Casual listeners could be forgiven for shying away from Belly’s new album, Mumble Rap, solely because of its title. But Hip Hop heads, or anyone who has heard the dexterous Roc Nation signee, know better. Belly said in an interview with Beats 1 that he named the project Mumble Rap so people would have a new connotation of the phrase. His engaging mic presence, endless quotables and Boi-1da’s production tutelage not only achieve this feat but make the album one of the best of 2017.
Mumble Rap’s topics are nothing new, but they remain compelling because Belly himself is such a magnetic figure. He commands attention with every bar, whether he’s boasting about his success or lamenting about his shortcomings. It’s not hard to believe the Palestinian-Canadian learned English by listening to albums like The Notorious B.I.G.’s Ready to Die when one hears him bend words to his will on “The Come Down is Real Too”: “Niykee Heaton, Nikki Baby, I was Nikki crazy/Had dreams of menagin’ both but I been missin’ lately/I’m off the liquor so I’m different maybe/Listen baby, I drove Alyssa crazy, these bitches hate me.”
When he’s not doing his best impression of a lyrical Nadia Comaneci, Belly is still finding ways to make basic bars stick to your brain like gum under a bus seat. “I don’t got sympathy for my own tears” on “Alcantara” and “Hell is hot and only Heaven knows” on “Make a Toast” are just a few of the lines that enrich Mumble Rap beyond generic musings. Pusha T provides the album’s lone feature on “Alcantara,” and his coded rhymes and nasty delivery builds up anticipation for King Push’s volcanic metaphors. (“I’m the best, this Floetry, you ‘say yes'” the GOOD Music golden child quips.) However, Mumble Rap remains Belly’s show throughout.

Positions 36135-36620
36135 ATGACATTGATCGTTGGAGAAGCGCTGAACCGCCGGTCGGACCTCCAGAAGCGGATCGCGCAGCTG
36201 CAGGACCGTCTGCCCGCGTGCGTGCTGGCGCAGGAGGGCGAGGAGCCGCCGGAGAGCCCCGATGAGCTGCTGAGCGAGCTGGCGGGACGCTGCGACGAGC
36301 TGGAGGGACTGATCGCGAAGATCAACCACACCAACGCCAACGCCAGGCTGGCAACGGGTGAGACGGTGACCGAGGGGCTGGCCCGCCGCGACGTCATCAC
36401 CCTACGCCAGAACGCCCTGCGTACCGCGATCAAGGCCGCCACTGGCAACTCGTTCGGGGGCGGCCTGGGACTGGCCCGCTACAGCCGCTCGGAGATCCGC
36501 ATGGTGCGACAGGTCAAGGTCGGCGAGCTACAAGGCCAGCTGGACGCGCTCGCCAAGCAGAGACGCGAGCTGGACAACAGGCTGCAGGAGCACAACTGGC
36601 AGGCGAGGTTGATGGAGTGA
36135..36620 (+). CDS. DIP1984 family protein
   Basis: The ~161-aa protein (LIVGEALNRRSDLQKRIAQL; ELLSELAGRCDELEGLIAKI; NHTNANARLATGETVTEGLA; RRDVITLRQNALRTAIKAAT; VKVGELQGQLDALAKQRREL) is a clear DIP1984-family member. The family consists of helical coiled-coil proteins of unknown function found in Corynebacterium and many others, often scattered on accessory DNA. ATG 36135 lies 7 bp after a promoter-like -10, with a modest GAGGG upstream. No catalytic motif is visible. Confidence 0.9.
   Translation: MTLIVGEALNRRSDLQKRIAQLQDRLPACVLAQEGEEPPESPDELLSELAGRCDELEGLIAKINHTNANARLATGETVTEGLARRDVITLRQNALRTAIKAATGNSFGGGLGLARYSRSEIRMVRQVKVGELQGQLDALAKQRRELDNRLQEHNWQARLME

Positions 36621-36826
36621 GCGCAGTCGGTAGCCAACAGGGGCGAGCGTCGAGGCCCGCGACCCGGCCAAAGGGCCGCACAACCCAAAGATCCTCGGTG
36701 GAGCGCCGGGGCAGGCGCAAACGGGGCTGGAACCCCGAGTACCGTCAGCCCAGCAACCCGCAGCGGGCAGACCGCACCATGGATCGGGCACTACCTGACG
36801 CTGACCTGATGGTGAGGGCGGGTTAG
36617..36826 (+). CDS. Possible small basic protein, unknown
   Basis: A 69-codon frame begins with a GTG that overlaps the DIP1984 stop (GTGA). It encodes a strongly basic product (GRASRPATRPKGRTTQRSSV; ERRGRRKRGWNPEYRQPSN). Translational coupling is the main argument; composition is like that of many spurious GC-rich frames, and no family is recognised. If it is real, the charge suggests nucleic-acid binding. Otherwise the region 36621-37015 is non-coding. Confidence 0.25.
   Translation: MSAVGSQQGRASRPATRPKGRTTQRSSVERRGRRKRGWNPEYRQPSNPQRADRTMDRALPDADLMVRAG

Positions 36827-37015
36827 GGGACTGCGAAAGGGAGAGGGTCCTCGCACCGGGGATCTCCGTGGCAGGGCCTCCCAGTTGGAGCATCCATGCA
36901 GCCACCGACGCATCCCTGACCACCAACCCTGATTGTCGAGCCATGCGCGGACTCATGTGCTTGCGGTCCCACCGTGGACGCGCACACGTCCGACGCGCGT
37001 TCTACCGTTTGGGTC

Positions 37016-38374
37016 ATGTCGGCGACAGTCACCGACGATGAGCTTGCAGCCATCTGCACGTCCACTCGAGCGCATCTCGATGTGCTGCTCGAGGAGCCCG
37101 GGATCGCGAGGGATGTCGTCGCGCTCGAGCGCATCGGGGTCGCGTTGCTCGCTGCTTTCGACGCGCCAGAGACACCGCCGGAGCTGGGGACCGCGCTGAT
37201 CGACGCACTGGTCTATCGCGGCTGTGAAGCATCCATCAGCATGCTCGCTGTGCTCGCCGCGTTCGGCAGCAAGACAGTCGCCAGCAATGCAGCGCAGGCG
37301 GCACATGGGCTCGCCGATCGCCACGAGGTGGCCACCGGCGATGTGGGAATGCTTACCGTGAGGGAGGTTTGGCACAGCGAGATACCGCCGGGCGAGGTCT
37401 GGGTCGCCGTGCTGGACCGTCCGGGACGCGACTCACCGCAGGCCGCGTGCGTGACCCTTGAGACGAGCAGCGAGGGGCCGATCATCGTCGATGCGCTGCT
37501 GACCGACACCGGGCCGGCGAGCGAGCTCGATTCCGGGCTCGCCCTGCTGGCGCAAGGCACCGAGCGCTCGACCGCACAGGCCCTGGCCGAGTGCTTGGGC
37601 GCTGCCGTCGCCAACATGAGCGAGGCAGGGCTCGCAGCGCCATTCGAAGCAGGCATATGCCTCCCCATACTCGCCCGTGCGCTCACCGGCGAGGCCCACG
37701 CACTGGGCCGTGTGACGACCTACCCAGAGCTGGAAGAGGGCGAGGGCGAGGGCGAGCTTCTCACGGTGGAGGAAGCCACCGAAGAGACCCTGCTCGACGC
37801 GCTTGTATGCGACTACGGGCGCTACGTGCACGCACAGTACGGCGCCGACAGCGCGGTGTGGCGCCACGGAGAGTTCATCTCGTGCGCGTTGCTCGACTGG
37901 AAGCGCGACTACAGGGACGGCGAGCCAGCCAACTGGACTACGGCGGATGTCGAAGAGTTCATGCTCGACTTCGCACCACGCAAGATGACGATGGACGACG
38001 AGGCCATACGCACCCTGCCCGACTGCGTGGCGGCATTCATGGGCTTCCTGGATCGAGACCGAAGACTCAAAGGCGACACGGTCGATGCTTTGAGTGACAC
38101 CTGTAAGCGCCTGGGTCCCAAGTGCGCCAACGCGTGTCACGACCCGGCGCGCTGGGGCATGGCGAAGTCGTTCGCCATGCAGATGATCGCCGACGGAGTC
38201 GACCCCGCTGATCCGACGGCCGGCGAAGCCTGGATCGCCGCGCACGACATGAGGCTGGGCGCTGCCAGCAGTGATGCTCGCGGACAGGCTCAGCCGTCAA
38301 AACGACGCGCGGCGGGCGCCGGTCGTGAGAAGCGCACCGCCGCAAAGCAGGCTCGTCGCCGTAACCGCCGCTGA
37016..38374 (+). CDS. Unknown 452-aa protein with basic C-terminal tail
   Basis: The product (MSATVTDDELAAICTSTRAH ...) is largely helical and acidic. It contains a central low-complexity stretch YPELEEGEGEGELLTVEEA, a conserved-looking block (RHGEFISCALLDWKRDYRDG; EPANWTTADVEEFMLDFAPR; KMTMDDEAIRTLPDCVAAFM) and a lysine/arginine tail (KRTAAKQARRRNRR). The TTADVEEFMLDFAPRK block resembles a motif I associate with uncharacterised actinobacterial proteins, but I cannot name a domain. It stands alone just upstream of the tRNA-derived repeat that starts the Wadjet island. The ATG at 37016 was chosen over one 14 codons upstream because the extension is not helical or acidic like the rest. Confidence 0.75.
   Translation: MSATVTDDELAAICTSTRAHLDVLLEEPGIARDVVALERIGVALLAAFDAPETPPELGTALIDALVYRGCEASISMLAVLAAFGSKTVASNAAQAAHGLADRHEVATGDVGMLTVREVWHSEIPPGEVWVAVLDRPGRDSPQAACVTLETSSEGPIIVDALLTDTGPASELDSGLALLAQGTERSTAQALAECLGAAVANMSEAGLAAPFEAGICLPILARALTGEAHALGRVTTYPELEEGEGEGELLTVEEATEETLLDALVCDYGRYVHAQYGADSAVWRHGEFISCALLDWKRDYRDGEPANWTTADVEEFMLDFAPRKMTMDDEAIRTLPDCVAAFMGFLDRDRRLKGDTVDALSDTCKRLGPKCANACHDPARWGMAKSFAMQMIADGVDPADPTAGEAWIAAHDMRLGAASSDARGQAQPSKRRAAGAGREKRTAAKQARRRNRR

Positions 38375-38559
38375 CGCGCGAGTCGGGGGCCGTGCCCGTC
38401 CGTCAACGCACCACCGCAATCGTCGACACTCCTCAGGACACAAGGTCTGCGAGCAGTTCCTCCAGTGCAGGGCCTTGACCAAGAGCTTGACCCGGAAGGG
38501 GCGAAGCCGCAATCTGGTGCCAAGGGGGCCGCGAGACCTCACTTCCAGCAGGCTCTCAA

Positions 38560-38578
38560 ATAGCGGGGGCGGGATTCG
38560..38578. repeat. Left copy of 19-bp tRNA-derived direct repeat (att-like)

Belly keeps an ominous tone throughout the album while barely raising his voice, but much of the credit for the album’s sense of foreboding goes to Boi-1da, who produced the bulk of Mumble Rap, with assistance from T-Minus, Ben Billions and Vinylz, among others. The music is almost entirely downbeat, even on the infectious single “P.O.P. (Power of Pussy).” The waterlogged soul of “The Come Down is Too Real” and melancholic cries of Lullaby — Belly’s own “Song Cry” — are impressive, but nothing dives into the gutter quite like “Bobby Brown.” The bluesy licks and schizophrenic drums create the feel of a grimy crime novel, with Belly pummeling his competition into submission with clever wordplay like “She on that Bobby Brown, I’m copping New Edition.” It’s this track, more than any other on the album, that stakes a claim for Belly’s name to start popping up in rap conversations more often.
The lowkey feel is a both a gift and a curse to Mumble Rap. While it creates admirable cohesion, it also leaves an aching for a cut bursting with energy. Boi-1da has produced several turn-up anthems before for another Canadian rapper, and while part of Belly’s appeal is his ability to leave tension bubbling just below the surface, it would have been beneficial to hear him rap over the kind of explosive Boi-1da beat that help solidify street cred for Drake.
Credit should be given to JAY-Z and Roc Nation for allowing Belly to be his snarling, unapologetic self on this album. However, with freedom comes responsibility, and Belly showcased the value of artistic liberty on this album. Mumble Rap is a dark tapestry of gimmick-free rhymes over glowering production, and Hip Hop is better for its existence.